By Brett Armstrong, General Manager, Global Business Solutions, TikTok Australia
It’s fair to say that as a nation, Australia is near the top of the charts when it comes to our levels of competitiveness. Scratch that, we’re so competitive we wouldn’t settle for less than first place.
Whether it’s a game of backyard cricket at work or a viral dance challenge, it’s a very Aussie trait to want to take part and do the best we can.
It’s also unsurprising that in recent times, while the global news headlines have been bleak, and fun as we knew it has been in shorter supply, people have been seeking out more good news, more joyous forms of connection - more positivity.
I think it’s this combination of fun and competition that have drawn so many Aussies, and people from around the world, to download TikTok in the past few months. The growth has been enormous locally and globally, and I think it’s helped create a new movement, a search for Competitive Positivity.
For those not in the know, TikTok is a short-form mobile video platform packed with millions of short clips from people across the world channelling their creativity - and indulging their competitive streaks with hashtag challenges.
It’s a format which lends itself to some really upbeat and engaging moments, for both users and brands. Hashtag challenges are a common theme, and you’ve probably seen a few of the quirky dance videos permeating the internet.
Even Last Week Tonight host John Oliver has been in on the act, recreating a handwashing dance challenge – started by the Vietnamese government – on his HBO show.
This mood is definitely carrying over into Australian consciousness as well. You just have to look at movements like #heapsgood, which we launched here to encourage acts of human kindness. This homegrown pay-it-forward movement saw everything from coffees being bought for essential workers to Easter egg drops for entire apartment buildings, and got support from news presenters to international sports stars. The thousands of videos on this hashtag have had more than 650 million views.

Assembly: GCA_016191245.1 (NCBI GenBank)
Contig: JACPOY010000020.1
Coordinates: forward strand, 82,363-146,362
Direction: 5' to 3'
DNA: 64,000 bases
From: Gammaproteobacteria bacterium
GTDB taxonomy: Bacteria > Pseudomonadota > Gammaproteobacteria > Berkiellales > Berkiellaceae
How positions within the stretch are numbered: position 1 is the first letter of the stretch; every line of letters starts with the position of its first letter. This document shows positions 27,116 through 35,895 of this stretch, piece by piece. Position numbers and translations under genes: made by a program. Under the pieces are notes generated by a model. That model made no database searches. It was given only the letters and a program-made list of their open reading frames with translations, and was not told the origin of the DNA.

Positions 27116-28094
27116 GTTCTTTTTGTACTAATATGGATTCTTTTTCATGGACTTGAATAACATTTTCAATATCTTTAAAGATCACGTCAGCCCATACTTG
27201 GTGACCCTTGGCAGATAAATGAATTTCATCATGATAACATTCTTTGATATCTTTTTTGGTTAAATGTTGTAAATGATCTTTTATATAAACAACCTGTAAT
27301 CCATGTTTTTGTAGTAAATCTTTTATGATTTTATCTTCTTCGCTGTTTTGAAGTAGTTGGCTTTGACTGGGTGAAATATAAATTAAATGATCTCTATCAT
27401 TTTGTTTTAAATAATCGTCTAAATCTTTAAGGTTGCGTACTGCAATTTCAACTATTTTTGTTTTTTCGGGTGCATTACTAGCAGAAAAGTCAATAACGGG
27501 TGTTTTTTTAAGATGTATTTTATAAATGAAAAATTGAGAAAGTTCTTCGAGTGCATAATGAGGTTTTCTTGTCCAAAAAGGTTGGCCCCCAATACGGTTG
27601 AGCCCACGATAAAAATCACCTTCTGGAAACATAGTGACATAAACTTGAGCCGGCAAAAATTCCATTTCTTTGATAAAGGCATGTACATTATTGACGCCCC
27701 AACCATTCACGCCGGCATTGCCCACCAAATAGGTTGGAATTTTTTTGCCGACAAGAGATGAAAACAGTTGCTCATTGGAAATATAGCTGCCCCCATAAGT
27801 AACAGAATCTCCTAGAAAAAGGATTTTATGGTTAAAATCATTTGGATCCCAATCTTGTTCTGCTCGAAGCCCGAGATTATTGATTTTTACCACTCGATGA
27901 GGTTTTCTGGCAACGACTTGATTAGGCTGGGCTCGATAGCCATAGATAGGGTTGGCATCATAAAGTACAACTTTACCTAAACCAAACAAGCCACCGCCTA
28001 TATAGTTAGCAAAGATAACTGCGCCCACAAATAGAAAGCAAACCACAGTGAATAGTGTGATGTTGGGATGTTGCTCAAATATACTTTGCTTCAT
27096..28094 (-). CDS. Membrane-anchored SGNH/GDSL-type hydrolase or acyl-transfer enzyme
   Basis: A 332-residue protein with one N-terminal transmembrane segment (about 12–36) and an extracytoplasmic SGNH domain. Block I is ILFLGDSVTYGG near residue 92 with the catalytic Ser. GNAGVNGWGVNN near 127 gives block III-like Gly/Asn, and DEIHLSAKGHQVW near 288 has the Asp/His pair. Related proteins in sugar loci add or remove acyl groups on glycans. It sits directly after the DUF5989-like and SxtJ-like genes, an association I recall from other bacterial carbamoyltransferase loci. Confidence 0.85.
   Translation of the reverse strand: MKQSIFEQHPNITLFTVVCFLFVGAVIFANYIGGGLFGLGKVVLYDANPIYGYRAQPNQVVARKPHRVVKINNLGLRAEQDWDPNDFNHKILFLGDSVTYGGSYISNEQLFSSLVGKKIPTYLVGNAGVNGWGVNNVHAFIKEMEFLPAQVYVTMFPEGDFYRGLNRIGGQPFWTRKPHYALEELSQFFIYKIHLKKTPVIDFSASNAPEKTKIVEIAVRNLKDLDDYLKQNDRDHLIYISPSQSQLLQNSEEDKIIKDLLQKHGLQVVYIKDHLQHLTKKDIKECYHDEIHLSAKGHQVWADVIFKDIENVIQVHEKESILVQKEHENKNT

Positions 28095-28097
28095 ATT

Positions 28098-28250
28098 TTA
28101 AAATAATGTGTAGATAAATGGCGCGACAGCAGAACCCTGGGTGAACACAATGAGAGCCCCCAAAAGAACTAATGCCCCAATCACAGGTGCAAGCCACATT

Brands have also been harnessing the idea of Competitive Positivity. Optus’ #newinterns campaign - encouraging people to share videos of their new WFH coworkers, be they pets, partners, kids or housemates - amassed more than 20 million views. As COVID-19 spread across the world, a lot of brands pivoted their messaging to embrace a more sombre mood. But as we start to emerge from lockdown the tone needs to change again - it’s time to embrace Competitive Positivity to connect with new communities.
There’s an opportunity to make your messages and brands more memorable by creating campaigns people can take ownership of, participate, and try and one-up their mates with.
Aussie-based global charity movement Movember is a great example of a brand which has evolved its thinking, from using TikTok to driving traffic from new audiences to things like its May Eight virtual festival, to launching a new campaign encouraging men to check in on a mate - Movember Conversations.
As Marketing Director Jason Olive explained to me: “When we first started engaging with TikTok, we used more of a content distribution approach, so it was more a platform for us to deliver a particular message. Where we’re starting to pivot and see the real and potential impact, is building more advocacy in the platform. By putting a message out to the audience and allowing them to develop and evolve that message, rather than just us speaking at them.”
As Movember’s ANZ Country Director Rachel Carr says, 2020 has been a “pretty dark year” so far, and the opportunity for brands now is putting messages out to people which give them more hope. She adds: “What we really hope for is that by the time we get to November, we’ll be able to bring some light into people’s worlds, have an opportunity to connect and have that sense of belonging and purpose once again.”
People are looking for the positive, for fun, excitement, perhaps a little escapism, and of course a sense of community and connection they have been missing in these last few months.
The news might not get a lot more cheery for a while yet, so it’s up to everyone, including brands, to come together and create these places where movements can flourish, and positive actions can be rewarded.